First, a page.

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Publication numberUS1923402 A
Publication typeGrant
Publication dateAug 22, 1933
Filing dateMar 30, 1931
Priority dateMar 30, 1931
Publication numberUS 1923402 A, US 1923402A, US-A-1923402, US1923402 A, US1923402A
InventorsHerbert L Thompson
Original AssigneeReynolds Wire Co
Export CitationBiBTeX, EndNote, RefMan
External Links: USPTO, USPTO Assignment, Espacenet
Warp feeding mechanism for wire weaving machines
US 1923402 A
Abstract  available in
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Claims  available in
Description  (OCR text may contain errors)

Aug. 22, 1933. H. L. THOMP-SON WARP FEEDING MECHANISM FOR WIRE WEAVING' MACHINES 3 Sheets-Sheet 1 Filed March 30, 1931 Aug zz, 1933. THOMPSON 1,923,402

WARP FEEDING MECHANISM FOR WIRE WEAVING MACHINES Filed March 30, 1931 3 Sheets-Sheet 2 Aug. 22, 1933. H, THQMPSQN 1,923,402

WARP FEEDING MECHANISM FOR WIRE WEAVING MACHINES 3 Sheets-Sheet 5 Filed March 30, 1931 Patented Aug. 22, 1933 UNITED STATES WARP FEEDING MECHANISM FOR 'wm WEAVING MACHINES Herbert L. Thompson, Elgin; 111., assignor to Reynolds Wire 00., Dixon, 111., a Corporation Application'March 30, 1931 Serial No. 526,321

15 Claims.

The object of my invention is to provide a warp feeding mechanism for wire weaving machines, which mechanism is simple of construction and accurate in operation and is adapted to 5 insure the feeding of the respective warp wires to the weaving mechanism at the same rate of speed per lineal foot.

It is also my purpose to provide such a mechanism So constructed and arranged as to provide for backward feeding of the loom, which may be temporarily necessary.

Another object is to provide in such a mechanism an associated means for acting on the warp wires so that they will be fed to the mechanism at uniform and preferably minimum tension.

With these and other objects in view, my invention consists in the construction, arrangement and combination of the various parts of 20 my warp feeding mechanism for wire weaving machines, whereby the objects contemplated are attained, as hereinafter more fully set forth, pointed out in my claims, and illustrated in the accompanying drawings, in which:

Figure 1 shows a side elevation of a wire weaving machine equipped with a warp feeding mechanism embodying my invention, parts of the machine being omitted.

Figure 2 is a rear elevation of the mechanism 30 and machine shown in Figure 1, parts being broken away and parts being omitted.

Figure 3 is a detail, sectional view taken on the line 3-3 of Figure 2, parts being broken away and parts being omitted.

Figure iris a side elevation-generally similar to that of Figure 1, illustrating another form f my warp feeding mechanism. a

Figure 5 is a rear elevation of the mechanism and machine shown in Figure 1, parts being omitted.

Figure 6 is a detail, sectional view taken on the line 6-6 of Figure 5; and

Figure 7 is a sectional view somewhat diagrammatic illustrating certain conditions which sometimes exist in Woven wire screen.

In order to make the description of my mechanism clearer and easier to understand, I shall refer briefly to the problems which have given rise to my invention and to the general manner in which I have sought to meet and solve those problems.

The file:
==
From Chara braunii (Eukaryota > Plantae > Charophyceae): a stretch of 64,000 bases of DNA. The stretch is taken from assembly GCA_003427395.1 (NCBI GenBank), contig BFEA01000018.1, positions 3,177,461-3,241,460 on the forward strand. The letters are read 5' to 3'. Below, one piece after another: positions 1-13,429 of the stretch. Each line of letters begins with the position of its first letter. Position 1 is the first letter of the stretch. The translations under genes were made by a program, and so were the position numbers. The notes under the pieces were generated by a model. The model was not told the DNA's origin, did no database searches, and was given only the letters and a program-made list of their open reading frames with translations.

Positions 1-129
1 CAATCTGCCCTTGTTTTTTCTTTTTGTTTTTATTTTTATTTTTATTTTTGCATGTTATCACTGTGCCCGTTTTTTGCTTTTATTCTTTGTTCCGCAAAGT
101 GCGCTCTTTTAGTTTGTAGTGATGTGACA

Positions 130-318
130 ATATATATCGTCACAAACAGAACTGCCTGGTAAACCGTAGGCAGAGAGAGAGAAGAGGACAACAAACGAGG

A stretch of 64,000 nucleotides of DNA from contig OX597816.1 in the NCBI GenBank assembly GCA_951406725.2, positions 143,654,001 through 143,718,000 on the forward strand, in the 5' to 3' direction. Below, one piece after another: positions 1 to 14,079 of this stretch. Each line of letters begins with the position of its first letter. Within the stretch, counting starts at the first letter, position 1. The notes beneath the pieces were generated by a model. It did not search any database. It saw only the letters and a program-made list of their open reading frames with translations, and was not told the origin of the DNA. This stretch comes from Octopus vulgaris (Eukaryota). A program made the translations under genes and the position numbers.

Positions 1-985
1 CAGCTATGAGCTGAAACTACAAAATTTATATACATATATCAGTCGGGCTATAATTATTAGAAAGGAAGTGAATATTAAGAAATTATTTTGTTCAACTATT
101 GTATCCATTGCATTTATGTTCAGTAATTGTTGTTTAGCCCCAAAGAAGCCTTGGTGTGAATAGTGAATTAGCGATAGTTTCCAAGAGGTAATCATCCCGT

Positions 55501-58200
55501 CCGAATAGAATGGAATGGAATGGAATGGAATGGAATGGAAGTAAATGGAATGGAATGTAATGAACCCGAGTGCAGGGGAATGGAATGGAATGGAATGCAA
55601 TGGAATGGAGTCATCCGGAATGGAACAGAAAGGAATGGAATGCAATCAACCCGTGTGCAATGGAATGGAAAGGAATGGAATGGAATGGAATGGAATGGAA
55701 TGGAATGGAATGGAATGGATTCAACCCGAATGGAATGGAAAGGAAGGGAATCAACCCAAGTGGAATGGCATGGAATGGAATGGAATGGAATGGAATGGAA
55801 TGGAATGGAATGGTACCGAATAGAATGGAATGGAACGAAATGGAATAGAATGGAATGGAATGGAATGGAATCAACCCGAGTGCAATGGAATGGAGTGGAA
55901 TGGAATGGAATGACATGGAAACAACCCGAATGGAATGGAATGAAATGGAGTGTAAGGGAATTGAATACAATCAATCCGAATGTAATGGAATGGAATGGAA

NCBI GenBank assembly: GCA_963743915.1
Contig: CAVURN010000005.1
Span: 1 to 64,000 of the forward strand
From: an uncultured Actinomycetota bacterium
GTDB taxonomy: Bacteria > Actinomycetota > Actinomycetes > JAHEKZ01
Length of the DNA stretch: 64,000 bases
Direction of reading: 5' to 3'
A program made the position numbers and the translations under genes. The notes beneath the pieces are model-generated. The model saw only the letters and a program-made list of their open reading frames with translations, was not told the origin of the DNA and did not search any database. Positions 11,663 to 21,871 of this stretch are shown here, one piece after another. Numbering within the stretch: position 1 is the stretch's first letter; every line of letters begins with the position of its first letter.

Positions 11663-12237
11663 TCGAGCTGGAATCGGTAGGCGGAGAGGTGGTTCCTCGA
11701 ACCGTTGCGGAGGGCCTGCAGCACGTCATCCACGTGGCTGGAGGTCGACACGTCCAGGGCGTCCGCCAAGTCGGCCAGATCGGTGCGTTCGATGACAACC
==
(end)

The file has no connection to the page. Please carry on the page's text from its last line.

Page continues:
I have shown in the accompanying drawings the frame 10 of a wire weaving: machine. In such machines, the warp wires are fed in at the 55 rear end of the machine and are slowly advanced 7 move respectively up and down and at each movement half the warp .wires are raised and half of them are lowered.

Between movements of the heddle frames, the Shuttle carries the weft wire across between the 5 two layers or groups of warp wires. This weaving mechanism is not, shown in my drawings and will not be particularly further described.

In Figuresl and 4 for example, I have shown the warp wires at 11 and 12 as spreadbetween go theheddles to permit the shuttle to pass between them. V I n One of the most annoying defects existing inthe manufacture of woven wire is its tendency to pull. Even though the cloth looks. even and 15 square in the loom, it will sometimes not lie straighter flat uponthe inspection floor. 'This imperfection is apparently, due to, an uneven'feed of the warp wires, 7 I V Heretofore the practice has been to feed the 30 warp wires to a wire weaving loom from a large drum upon which the wires have been preferably wound from spools without definite guidance, so that the individual coils on the drum vary in diameter after winding. #5

, Where such drums are used, a uniform speed of rotation will give a slightly varying speed of feed tothe individual warp wires as they pass to and through the loom. V 7

As the wire is gradually. removed from the drum, the speed of the wire feed is lowered as the radii of the coils on the drum grow shorter.

Since the spacing of the weftlengths is dependent upon the warp feed, this reduction in the speed of the wire feed results in a shorter 06 weft spacing in the final weave, making the wire cloth inaccurate in the spacing of the weft wires and causing the use of more weft wire than is necessary for a given area of cloth.

, As a result of the varying feed of I the warp wires from the drum, the tension ofthe wires will differ. Those passing. off the high coils will be, loose and will tend to feedintor the loom too rapidly. Those being delivered from low coils will be too tight, because they will be'traveling at less than the average speed of the warp.